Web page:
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Communication Assumptions Fatigue Distractions HIPAA ®

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Presentation on theme: "Communication Assumptions Fatigue Distractions HIPAA ®"— Presentation transcript:

1 Communication Assumptions Fatigue Distractions HIPAA

2 Objectives Describe the importance of communication
Recognize the connection between communication and medical error Define communication and discuss the standards of effective communication Describe strategies for information exchange Identify barriers, tools, strategies, and outcomes to communication


4 Importance of Communication
Ineffective communication is a root cause of nearly 66 percent of all sentinel events reported* * (The Joint Commission Root Causes and Percentages for Sentinel Events (All Categories) January 1995−December 2005)

5 Communication is… The process by which information is exchanged between individuals, departments, or organizations The lifeline of the Core Team Effective when it permeates every aspect of an organization Assumptions Fatigue Distractions HIPAA

6 Standards of Effective Communication
Complete Communicate all relevant information Clear Convey information that is plainly understood Brief Communicate the information in a concise manner Timely Offer and request information in an appropriate timeframe Verify authenticity Validate or acknowledge information

7 Brief Clear Timely

8 Information Exchange Strategies
Situation–Background– Assessment– Recommendation (SBAR) Call-Out Check-Back Handoff

9 SBAR provides… A framework for team members to effectively communicate information to one another Communicate the following information: Situation―What is going on with the resident? Background―What is the clinical background or context? Assessment―What do I think the problem is? Recommendation―What would I recommend? Remember to introduce yourself.

10 SBAR Example

11 SBAR Exercise Create an SBAR example based on your role.
Situation – What is happening? Background – What is the background? Assessment – What do I think the problem is? Recommendation – What would I recommend?

12 Call-Out is… A strategy used to communicate important or critical information It informs all team members simultaneously during emergency situations It helps team members anticipate next steps …On your unit, what information would you want called out?

13 Check-Back is…

14 Handoff The transfer of information (along with authority and responsibility) during transitions in care; to include an opportunity to ask questions, clarify, and confirm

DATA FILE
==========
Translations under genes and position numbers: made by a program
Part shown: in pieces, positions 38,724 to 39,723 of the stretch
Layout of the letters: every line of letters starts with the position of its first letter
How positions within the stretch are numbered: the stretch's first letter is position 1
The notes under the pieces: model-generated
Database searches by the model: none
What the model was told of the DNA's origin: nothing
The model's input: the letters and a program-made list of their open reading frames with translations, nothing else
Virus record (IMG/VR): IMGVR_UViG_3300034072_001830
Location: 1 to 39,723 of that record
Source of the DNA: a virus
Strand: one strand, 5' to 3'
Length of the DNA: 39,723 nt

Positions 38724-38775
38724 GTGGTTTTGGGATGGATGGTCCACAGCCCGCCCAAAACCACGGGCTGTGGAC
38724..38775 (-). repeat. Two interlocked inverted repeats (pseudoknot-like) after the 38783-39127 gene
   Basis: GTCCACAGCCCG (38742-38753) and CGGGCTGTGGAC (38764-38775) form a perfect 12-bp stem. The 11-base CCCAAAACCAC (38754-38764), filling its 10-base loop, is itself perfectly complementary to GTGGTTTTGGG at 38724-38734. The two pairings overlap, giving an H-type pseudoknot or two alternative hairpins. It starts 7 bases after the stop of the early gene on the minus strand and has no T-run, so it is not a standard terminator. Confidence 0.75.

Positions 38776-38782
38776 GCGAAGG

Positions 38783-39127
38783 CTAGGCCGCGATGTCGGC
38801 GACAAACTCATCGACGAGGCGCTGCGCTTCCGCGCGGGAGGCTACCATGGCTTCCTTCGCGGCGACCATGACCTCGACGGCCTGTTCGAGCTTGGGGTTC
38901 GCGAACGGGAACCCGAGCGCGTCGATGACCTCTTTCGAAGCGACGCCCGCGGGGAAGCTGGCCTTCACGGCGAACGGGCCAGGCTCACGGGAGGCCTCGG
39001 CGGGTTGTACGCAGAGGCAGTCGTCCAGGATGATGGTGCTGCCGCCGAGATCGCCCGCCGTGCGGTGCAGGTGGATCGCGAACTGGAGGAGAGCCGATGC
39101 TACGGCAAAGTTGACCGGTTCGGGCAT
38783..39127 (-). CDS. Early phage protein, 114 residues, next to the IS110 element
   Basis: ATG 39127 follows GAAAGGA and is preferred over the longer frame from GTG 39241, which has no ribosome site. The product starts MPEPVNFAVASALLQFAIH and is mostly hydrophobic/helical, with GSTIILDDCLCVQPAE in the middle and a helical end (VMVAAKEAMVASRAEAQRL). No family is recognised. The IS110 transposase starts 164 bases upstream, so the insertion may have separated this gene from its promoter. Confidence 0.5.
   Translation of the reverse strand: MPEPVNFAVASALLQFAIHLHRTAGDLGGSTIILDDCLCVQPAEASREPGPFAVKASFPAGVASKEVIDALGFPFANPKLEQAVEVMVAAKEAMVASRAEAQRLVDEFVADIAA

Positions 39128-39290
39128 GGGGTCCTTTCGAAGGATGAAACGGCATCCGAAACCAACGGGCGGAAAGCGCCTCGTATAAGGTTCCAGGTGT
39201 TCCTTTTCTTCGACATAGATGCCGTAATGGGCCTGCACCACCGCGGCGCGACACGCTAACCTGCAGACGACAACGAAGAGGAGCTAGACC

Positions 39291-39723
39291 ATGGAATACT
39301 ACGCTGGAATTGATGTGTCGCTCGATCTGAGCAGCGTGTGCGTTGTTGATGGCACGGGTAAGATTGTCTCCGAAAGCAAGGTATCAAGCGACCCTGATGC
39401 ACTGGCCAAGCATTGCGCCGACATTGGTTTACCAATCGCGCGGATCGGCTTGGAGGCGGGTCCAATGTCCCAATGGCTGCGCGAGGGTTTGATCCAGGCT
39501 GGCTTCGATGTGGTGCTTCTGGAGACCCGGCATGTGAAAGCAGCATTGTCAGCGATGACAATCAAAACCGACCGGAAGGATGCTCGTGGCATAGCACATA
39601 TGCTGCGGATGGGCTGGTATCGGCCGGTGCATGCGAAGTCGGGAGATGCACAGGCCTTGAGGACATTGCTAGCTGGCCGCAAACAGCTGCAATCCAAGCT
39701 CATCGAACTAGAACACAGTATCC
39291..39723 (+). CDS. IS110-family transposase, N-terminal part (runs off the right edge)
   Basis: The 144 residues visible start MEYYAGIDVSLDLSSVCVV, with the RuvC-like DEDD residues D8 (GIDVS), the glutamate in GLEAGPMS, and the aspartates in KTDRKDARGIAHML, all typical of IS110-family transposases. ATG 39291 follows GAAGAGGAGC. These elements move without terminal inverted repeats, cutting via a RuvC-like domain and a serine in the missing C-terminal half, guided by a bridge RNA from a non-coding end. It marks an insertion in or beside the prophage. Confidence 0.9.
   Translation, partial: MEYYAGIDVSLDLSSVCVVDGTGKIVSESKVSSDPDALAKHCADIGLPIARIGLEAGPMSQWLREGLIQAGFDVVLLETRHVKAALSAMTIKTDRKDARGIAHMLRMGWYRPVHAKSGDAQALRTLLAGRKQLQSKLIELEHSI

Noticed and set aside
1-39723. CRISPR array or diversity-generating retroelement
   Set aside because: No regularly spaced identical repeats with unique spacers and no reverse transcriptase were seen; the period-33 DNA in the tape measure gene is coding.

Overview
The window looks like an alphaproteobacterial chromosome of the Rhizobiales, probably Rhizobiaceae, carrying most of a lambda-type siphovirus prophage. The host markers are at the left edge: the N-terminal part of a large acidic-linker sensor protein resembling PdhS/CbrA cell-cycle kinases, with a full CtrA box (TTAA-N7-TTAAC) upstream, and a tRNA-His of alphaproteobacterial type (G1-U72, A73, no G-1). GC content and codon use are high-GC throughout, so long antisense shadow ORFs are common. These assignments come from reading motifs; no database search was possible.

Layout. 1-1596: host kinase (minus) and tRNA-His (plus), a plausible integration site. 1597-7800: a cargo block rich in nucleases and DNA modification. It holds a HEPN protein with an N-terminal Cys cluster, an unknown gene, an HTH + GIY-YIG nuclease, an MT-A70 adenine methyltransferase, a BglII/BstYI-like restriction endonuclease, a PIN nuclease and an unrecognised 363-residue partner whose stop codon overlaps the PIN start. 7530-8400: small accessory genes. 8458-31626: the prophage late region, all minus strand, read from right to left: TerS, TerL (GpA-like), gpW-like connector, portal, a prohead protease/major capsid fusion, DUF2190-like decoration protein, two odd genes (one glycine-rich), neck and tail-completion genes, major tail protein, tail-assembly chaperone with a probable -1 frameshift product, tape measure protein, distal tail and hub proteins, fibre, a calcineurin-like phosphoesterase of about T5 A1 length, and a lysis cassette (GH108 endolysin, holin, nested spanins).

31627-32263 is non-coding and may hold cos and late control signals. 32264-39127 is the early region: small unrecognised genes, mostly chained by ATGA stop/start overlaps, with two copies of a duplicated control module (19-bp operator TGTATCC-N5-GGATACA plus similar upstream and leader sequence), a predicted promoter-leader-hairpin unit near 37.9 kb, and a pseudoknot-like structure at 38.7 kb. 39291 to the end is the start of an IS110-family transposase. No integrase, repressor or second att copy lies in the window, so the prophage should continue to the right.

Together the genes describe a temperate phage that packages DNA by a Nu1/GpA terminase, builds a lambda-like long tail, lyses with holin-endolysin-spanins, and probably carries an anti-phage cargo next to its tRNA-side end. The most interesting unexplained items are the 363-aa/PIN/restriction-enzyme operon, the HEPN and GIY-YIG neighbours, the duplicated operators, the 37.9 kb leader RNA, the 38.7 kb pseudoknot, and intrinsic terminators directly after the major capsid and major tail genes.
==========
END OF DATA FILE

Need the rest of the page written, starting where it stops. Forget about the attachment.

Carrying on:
15 Handoff Optimized Information Responsibility–Accountability
Uncertainty Verbal Structure Checklists IT Support Acknowledgment Great opportunity for quality and safety

16 Question, Clarify, and Confirm
“I PASS THE BATON” Introduction: Introduce yourself and your role/job (include resident) Patient/Resident: Identifiers, age, sex, location Assessment: Relevant diagnoses and complaints, vital signs and symptoms Situation: Current status (e.g., ADL status, intake, elimination, behavior, cognition), including code status, level of uncertainty, recent changes, and response to treatment Safety: Critical lab values/reports, allergies, and alerts (falls, isolation, etc.) THE Background: Other diagnoses, previous episodes, current medications, history Actions: What actions were taken or are required? Provide brief rationale Timing: Level of urgency and explicit timing and prioritization of actions Ownership: Who is responsible (nurse/doctor/APRN/nursing assistant)? Include patient/family responsibilities Next: What will happen next? Anticipated changes? What is the plan? Are there contingency plans? Question, Clarify, and Confirm

17 Communication Challenges
Language barrier Distractions Physical proximity Personalities Workload Varying communication styles Conflict Lack of information verification Shift change Great Opportunity for Quality and Safety

18 Barriers to Team Effectiveness
Inconsistency in Team Membership Lack of Time Lack of Information Sharing Hierarchy Defensiveness Conventional Thinking Complacency Varying Communication Styles Conflict Lack of Coordination and Followup With Co-Workers Distractions Fatigue Workload Misinterpretation of Cues Lack of Role Clarity TOOLS and STRATEGIES Brief Huddle Debrief STEP Cross-Monitoring Feedback Advocacy and Assertion Two-Challenge Rule CUS DESC Script Collaboration SBAR Call-Out Check-Back Handoff OUTCOMES Shared Mental Model Adaptability Team Orientation Mutual Trust Team Performance Resident Safety!!

19 Teamwork Actions Communicate with team members in a brief, clear, and timely format Seek information from all available sources Verify and share information Practice communication tools and strategies daily (SBAR, call-out, check-back, handoff)

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